The Bell Ringers
If you would like to join the Bell Ringers, they ring the bells at St Giles’ Church every Sunday, except the first and fifth of the month, between 6.00 pm and 6.30 pm and between 10.00 am and 10.30 am before the Family Service on the fifth Sunday. There is a weekly practice every Wednesdays, from 7.45 pm to 9 pm, unless frost/snow are expected. All are welcome. For more information please contact:
Anne Frank ann.efrank [Email address: ann.efrank #AT# virgin.net - replace #AT# with @ ]
Bell Ringing History
Have you ever wondered, as you walk along the path leading to the Church just before the service begins, how the bells are rung and how they produce their sound? You might feel that bell-ringing is shrouded in mystery, that visitors to the tower are not welcome, and that our church always has enough ringers. This is far from the truth. I hope to give some insight into the fascinating activity of bellringing and explain why ringers find it so challenging and rewarding.
The history of bells extends back almost to the dawn of civilisation when crude metallic objects were sounded to ward off evil spirits, to alter the weather, or to mark festive occasions. In medieval times the craft of bellfounding began to develop, and bells were hung in towers specially built for them. To begin with, bells were hung mouth downwards, but it was soon realised that by swinging the bell through a wider and wider arc a progressively fuller and richer tone was produced. To enable a bell to be swung in this way a wheel was attached and a rope tied to the wheel so that the ringer could control the swing of the bell to some extent.
In the sixteenth century, ringers developed a system of full-circle ringing, so that the bell starts from a mouth upward position, swings through a full circle and comes to rest mouth upwards again, before swinging back again full circle in the opposite direction. It was realised that a ringer had some control over the bell’s movement by varying the time during which it was held on the balance with mouth upwards, and change ringing developed by altering the sequence in which the bells in the tower were sounded.
Bellringing in those days was mainly a secular activity, practised largely by the squires and nobility. Some of the first ringing societies were founded at that time – the oldest society still in existence was founded by Lord Brereton in 1637. In the nineteenth century, ringing became increasingly identified with the Church, with most ringing peals being hung in church towers, and rung to mark Sunday services, weddings and so on. With improvements in bell hanging, ringing ceased to be physically arduous and ladies joined the ranks of ringers around the turn of the century. More complex methods of producing changes (the permutations of the order in which the bells strike) were developed and many challenging possibilities were opened up.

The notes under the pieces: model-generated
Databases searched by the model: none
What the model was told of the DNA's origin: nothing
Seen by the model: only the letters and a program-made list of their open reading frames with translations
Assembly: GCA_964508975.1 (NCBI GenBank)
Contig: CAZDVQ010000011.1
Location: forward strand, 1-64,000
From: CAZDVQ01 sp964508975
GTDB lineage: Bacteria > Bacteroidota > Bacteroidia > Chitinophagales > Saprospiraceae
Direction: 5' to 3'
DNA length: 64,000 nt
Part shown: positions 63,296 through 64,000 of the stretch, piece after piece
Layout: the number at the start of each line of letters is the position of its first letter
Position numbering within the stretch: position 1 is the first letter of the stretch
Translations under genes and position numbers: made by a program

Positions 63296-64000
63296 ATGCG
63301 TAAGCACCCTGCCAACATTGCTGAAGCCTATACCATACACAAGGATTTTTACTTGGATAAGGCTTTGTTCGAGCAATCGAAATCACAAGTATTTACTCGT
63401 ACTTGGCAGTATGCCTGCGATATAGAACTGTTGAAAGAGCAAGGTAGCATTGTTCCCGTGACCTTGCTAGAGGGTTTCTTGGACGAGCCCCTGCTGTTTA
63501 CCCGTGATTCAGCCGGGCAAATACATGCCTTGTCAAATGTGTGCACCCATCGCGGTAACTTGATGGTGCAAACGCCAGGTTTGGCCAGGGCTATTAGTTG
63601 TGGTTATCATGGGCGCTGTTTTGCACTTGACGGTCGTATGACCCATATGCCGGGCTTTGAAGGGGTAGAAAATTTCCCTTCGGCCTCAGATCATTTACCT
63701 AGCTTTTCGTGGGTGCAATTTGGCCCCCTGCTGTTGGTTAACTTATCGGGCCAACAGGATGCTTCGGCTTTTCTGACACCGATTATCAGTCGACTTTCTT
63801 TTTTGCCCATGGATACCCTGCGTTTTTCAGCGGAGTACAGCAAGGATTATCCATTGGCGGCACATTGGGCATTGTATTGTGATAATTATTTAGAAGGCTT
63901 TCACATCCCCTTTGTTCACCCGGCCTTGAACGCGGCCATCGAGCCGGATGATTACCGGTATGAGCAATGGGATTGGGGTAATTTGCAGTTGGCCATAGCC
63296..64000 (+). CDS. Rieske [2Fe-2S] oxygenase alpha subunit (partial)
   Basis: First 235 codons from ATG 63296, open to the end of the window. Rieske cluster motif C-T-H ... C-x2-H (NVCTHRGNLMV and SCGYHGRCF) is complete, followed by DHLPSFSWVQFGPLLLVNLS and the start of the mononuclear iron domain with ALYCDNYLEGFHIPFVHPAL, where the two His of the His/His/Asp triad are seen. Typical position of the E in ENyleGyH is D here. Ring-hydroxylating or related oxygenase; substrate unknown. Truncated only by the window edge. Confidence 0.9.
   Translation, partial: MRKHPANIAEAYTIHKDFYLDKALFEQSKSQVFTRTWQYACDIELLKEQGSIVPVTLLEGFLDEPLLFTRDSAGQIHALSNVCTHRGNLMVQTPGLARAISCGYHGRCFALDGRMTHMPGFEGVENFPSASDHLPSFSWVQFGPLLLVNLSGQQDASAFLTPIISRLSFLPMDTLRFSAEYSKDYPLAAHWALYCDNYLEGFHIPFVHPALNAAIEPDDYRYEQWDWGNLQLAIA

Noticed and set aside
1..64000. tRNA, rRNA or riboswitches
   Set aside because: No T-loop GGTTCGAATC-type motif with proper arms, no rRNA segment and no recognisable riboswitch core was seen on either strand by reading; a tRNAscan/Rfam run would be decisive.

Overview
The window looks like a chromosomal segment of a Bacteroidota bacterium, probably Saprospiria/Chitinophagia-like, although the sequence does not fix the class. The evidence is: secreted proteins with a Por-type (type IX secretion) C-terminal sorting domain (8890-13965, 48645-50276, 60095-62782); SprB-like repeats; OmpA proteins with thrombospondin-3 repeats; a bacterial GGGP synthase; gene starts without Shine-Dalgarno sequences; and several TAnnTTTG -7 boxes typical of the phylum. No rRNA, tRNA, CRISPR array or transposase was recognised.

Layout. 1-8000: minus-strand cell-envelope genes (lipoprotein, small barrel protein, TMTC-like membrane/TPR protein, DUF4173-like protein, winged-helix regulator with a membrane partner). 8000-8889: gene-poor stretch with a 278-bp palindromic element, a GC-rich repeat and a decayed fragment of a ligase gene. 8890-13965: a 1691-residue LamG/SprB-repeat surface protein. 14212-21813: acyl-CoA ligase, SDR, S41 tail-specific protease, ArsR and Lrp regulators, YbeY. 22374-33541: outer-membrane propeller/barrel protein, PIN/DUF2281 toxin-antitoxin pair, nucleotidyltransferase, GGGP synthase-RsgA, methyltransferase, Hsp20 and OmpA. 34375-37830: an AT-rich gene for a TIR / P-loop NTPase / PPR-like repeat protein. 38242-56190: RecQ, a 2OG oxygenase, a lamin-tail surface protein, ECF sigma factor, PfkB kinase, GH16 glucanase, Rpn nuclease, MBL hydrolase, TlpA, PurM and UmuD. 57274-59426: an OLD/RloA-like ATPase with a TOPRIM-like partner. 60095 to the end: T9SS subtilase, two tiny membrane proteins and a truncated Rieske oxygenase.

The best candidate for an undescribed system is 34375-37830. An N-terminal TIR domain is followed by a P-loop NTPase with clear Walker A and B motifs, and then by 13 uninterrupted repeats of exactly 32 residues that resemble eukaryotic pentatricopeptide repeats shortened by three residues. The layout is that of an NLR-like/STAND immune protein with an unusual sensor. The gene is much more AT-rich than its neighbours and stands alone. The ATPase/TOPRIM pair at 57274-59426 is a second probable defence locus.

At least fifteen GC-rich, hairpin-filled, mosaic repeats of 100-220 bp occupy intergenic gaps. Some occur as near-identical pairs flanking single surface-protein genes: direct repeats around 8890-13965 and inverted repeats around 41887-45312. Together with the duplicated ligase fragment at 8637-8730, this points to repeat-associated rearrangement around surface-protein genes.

The Bells at St Giles’
Nowadays, bellringing is firmly established as a church-based activity, although many ringers pursue their hobby at other times as well – on practice nights, ringing for special occasions and so on. The bells’ primary function is to call the faithful to worship and to proclaim the church’s gospel far and wide. However, would-be ringers should not be put off if they are not themselves active church-goers!
Our church of St Giles’ has eight bells but, in common with many other churches of a similar age, did not acquire them all at the same time. The original six bells were cast at various times by different founders between 1728 and 1824 and were obviously not ideal as they were all recast in 1912. This work was carried out by Gillett and Johnson, a Croydon bell foundry. In those days the bells were rung from a gallery situated above the Penn pew, with the ringers having their own entrance via a door in the north wall of the church. This door has now been replaced by a window. In 1937 Gillett and Johnson added two bells to complete the octave, at the same time rehanging the bells in a steel frame at a higher level in the tower and moving the ringing room to its present position. The ringing room is now reached by means of an external iron staircase which can be quite hazardous in frosty weather! Several beams from the old wooden frame remain around the walls of the present ringing room. Other parts of the old frame went to make the outer lychgate in the churchyard.